The sense of smell is closely connected to memories, which is why a pleasant scent can immediately transport your mind to another happy place or bring you comfort. But, what happens if your sense of smell begins to change? This doesn’t just mean you are missing out on comfort and good memories, it could signal health problems.
Some people begin to smell things that are not there (phantosmia), others may smell things differently or unpleasantly (parosmia). Still others may lose their sense of smell altogether (anosmia). Any of these changes, except when explainable by having a head cold, perhaps, could signal problems.
Donald A. Wilson, Ph.D., deputy director of the Emotional Brain Institute at the Nathan Kline Institute for Psychiatric Research and a professor at New York University School of Medicine, states, “Problems with smell are associated with many disorders and often show up very early in the disease progression.”
Here are five conditions that have changes in the sense of smell associated with their symptoms:
1. Alzheimer’s Disease
A study conducted at the University of Florida evaluated participants’ sense of smell in their left and right nostrils, and determined that those with less powerful sense of smell in the left nostril were more likely to develop early-onset Alzheimer’s. Ileana Showalter, M.D., stated, “Decreased sense of smell is one of the earliest signs of Alzheimer’s disease.” This degenerative brain disease may begin to attack the smell sensors in your brain first.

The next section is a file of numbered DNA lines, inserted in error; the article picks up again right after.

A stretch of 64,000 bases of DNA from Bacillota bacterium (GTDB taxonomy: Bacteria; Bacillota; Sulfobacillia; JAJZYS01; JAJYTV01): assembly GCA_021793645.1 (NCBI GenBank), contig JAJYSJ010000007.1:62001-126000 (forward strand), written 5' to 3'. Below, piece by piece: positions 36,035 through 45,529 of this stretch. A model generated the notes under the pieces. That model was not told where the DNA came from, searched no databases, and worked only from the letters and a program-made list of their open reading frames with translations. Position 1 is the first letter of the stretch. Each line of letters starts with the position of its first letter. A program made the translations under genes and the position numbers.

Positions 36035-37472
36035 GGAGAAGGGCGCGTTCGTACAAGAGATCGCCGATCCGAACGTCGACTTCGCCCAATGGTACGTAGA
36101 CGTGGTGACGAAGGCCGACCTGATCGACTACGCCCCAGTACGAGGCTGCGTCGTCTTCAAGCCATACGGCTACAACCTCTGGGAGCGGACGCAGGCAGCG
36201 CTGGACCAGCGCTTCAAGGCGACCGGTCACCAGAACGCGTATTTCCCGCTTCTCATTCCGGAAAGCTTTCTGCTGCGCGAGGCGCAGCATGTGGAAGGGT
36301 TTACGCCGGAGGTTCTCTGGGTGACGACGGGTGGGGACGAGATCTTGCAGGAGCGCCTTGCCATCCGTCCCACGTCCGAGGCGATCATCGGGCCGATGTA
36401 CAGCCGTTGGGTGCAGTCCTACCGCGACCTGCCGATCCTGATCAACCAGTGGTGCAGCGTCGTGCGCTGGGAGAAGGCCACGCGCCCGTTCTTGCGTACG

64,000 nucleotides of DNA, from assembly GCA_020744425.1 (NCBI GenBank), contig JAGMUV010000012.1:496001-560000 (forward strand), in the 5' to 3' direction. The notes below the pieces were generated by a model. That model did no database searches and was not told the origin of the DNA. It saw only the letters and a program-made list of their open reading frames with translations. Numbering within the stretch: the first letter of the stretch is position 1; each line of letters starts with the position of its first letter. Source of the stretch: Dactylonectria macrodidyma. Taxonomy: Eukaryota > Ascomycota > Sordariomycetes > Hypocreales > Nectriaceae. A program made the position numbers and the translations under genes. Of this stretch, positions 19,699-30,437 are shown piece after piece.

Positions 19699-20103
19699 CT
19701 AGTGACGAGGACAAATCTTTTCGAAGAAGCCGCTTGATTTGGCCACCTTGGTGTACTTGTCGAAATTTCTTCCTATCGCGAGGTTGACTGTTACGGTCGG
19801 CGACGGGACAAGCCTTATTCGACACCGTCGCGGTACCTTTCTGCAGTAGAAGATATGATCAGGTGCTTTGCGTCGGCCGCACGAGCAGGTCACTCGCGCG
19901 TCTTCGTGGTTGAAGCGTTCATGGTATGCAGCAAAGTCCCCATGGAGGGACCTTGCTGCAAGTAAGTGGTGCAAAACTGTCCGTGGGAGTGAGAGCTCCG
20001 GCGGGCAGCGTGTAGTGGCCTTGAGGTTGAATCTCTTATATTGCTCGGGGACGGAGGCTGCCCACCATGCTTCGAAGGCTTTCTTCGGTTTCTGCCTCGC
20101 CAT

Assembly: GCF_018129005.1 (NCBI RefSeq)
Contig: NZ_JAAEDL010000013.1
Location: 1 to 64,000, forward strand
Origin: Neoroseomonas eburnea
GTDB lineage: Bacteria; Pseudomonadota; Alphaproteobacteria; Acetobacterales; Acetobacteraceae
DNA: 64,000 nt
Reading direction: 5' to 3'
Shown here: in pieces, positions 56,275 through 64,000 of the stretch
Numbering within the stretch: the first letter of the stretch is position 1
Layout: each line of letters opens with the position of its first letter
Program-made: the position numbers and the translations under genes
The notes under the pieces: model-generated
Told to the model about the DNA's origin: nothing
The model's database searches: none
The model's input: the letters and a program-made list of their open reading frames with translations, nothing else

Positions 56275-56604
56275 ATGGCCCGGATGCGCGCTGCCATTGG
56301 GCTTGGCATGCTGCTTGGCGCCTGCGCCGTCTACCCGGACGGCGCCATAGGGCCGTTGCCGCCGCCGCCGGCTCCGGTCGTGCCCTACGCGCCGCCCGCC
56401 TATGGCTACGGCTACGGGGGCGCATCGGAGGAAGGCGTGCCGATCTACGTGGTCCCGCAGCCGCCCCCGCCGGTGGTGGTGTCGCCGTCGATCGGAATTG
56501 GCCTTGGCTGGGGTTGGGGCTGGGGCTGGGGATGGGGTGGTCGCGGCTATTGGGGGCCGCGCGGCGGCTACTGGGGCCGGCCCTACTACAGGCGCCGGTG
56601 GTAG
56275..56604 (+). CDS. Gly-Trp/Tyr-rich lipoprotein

2. Parkinson’s Disease
The sense of smell requires that your nose and brain work together. Within your nose are olfactory sensory neurones, and when you smell something those neurones send messages to your brain to identify the scent. If you are having trouble smelling familiar smells, like car exhaust or delicious bacon frying, then this may indicate that there are changes happening within your brain. Like Alzheimer’s disease, Parkinson’s is degenerative, which makes sense when considering the loss of the sense of smell as an early sign.
Those with a diminished sense of smell may also have a diminished sense of taste. This can lead to overdoing it with the salt shaker while cooking. Too much salt can lead to hypertension. Alan R. Hirsch, M.D., a neurologist and psychiatrist who specializes in the treatment of smell and taste loss states, “People don’t realize that 90% of taste is smell. So when they say they can’t taste something, it’s really their sense of smell that’s off.”
4. Obesity and Diabetes
When you cannot smell or taste your food properly, you are more likely to overeat, according to Hirsch. Overeating leads to obesity, which is highly correlated with type 2 diabetes.
This information should not make you panic about looming health conditions, but it should help make you more aware of early signs of problems that might be related to your sense of smell. Be sure to not ignore changes in your health, and see your doctor soon if the problem does not resolve.